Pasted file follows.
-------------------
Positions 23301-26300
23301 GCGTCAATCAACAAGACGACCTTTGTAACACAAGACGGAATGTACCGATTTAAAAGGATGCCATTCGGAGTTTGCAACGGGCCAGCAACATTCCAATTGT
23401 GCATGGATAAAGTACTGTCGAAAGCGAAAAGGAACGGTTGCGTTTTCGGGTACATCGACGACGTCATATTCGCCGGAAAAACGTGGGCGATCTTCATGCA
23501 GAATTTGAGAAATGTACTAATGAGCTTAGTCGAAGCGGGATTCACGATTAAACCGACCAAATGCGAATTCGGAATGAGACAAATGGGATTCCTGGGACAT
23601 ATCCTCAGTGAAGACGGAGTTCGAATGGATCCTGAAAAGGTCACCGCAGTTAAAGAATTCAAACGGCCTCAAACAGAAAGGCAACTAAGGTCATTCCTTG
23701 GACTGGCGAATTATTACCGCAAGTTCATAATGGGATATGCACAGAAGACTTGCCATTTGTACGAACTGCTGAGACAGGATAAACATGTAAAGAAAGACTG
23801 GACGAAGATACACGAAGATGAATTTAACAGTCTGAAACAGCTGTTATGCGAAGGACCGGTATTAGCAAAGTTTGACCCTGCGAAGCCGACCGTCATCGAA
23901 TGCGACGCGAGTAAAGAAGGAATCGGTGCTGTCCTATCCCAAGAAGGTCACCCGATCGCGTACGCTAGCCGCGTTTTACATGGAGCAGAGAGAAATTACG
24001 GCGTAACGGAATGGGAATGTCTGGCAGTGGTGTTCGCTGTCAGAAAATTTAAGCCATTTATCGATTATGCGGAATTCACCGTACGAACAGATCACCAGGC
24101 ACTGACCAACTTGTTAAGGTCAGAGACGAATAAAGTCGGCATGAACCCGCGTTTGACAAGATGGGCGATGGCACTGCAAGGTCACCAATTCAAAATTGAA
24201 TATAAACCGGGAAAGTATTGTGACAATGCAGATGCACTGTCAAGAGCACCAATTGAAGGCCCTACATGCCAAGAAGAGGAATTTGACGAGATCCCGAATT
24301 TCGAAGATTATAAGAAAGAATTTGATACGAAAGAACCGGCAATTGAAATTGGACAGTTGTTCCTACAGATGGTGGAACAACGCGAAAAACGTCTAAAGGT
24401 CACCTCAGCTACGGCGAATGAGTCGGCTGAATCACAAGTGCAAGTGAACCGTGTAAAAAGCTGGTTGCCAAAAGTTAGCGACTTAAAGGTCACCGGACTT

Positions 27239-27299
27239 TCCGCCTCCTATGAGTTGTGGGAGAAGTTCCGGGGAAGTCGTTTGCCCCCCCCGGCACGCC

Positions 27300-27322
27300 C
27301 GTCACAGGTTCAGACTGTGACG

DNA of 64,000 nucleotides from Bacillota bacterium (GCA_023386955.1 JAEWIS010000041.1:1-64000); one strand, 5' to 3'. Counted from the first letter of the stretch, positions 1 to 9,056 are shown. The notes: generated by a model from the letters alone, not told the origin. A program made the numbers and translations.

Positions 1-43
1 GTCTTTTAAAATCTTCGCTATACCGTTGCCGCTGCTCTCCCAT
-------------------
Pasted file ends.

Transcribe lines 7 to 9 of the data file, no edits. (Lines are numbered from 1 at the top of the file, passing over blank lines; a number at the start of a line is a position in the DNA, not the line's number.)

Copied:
23801 GACGAAGATACACGAAGATGAATTTAACAGTCTGAAACAGCTGTTATGCGAAGGACCGGTATTAGCAAAGTTTGACCCTGCGAAGCCGACCGTCATCGAA
23901 TGCGACGCGAGTAAAGAAGGAATCGGTGCTGTCCTATCCCAAGAAGGTCACCCGATCGCGTACGCTAGCCGCGTTTTACATGGAGCAGAGAGAAATTACG
24001 GCGTAACGGAATGGGAATGTCTGGCAGTGGTGTTCGCTGTCAGAAAATTTAAGCCATTTATCGATTATGCGGAATTCACCGTACGAACAGATCACCAGGC